A few days ago, I sat down with one of my mentors – a really, really smart, switched-on woman.
We were having a conversation about life and she said to me, “OK Mitch, let’s say you’ve passed away.”
She continues,“You’re at the church and you’re listening to your eulogy being read out. How would you be remembered?”
And I remember sitting there thinking, “Oh, this is a great example for me to bloat and gloat on myself.” So I said, “I’d be remembered for having integrity and being awake and driven and inspired, being loving and da da da da.”
And she said, “OK, that’s lovely. Now I want you to think: Let’s say we’re still there, and somebody is reading out all of the things that you never did, that you wanted to do but you never actually did. What would those things be?”
The list was long, and I started to contemplate what was stopping me from doing those things.
Then did a really cool exercise with me that I want to share with you now.
Exercise 1) Give advice to your younger self
Let’s say you could give yourself some advice from where you are now in your life, but the person that you’re advising is 10 years younger than you now.
- What would you say to that person?
- What advice would you give them about their future relationships?
- What advice would you give them their finances?
- What advice would you give them about their career?
- What advice would you give them around the time that they’ve spent with their family?
- What advice would you actually give yourself if you could look back on time and speak to yourself 10 years ago?
This exercise moved me because I suddenly realised that the conversation I wanted to have with myself 10 years ago would go something like, “Come on, buddy. Be courageous. Step up. Don’t be afraid. Say the things that you want to say. Live your life.”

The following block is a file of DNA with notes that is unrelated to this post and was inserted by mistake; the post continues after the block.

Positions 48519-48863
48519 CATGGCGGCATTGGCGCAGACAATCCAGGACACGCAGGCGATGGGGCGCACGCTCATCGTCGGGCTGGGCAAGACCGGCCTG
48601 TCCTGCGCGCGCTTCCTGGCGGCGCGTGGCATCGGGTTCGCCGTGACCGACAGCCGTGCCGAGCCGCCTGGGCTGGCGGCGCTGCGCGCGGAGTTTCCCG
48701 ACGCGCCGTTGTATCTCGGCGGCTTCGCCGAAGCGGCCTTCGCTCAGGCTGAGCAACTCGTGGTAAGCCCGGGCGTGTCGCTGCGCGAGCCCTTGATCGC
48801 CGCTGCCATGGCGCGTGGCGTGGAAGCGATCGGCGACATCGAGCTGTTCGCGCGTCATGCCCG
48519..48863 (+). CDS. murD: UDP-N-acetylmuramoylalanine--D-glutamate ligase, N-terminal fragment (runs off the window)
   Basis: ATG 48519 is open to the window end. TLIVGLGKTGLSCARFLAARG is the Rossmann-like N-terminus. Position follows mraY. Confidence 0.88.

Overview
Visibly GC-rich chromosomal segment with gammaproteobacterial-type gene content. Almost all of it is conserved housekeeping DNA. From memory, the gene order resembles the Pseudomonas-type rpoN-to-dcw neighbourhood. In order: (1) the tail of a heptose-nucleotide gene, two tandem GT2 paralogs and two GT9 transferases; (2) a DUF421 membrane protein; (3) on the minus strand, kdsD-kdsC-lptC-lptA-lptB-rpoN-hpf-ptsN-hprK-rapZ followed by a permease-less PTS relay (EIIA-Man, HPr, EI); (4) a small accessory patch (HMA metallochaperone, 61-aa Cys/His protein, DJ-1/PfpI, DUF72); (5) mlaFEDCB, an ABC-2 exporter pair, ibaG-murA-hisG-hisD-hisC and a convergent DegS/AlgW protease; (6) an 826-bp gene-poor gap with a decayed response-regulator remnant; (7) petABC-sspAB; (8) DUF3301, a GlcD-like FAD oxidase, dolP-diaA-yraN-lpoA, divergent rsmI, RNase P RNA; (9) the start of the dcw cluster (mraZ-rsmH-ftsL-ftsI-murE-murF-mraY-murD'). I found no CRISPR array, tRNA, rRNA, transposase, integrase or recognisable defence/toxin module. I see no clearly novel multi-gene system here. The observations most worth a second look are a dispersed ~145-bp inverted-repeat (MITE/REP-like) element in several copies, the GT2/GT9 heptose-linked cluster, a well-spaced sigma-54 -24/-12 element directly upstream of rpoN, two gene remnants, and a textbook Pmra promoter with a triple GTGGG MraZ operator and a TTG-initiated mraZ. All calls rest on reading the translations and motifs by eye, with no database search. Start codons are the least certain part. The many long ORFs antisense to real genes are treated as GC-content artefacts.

I think people tend to ignore certain aspects of life and I realised that I had been doing just that. But this simple exercise made me think twice about it.
Exercise 2) Give yourself permission to take risks
Let’s say you could speak to your higher self, the part of yourself that somewhere within the psyche of your mind that has achieved and accomplished everything. I want you to ask that part of your psyche to give you permission to be free, to be awake, to be aware, to not hold back, to have courage.
Write a letter to your higher self. Ask your higher self to give you permission to be all the things that you perceive you’ve not yet managed to become or achieve.
Exercise 3) Give your own eulogy
Let’s say you pass away, and you’re at your own funeral. You’re listening to your eulogy being read out.
How would you want to be remembered? And what are the things that you would have fulfilled in your life that you would have loved to have been remembered for fulfilling?
I want you to think about the people’s lives that you touched as a result of not holding back, of actually going for it and really, really setting yourself up in whatever way.
And then resolve to give yourself that better life
These exercises made a huge difference in my life because they helped me put a stop to repetitive cycles and harness and direct my potential.
I realised that I didn’t want to be remembered on my deathbed for leaving a burning trail of unfinished business: you know, people that I hadn’t told I love, and relationships that I’d messed up.
They made me strive to become a loving, caring, compassionate, empathetic human being who makes a real difference in people’s lives.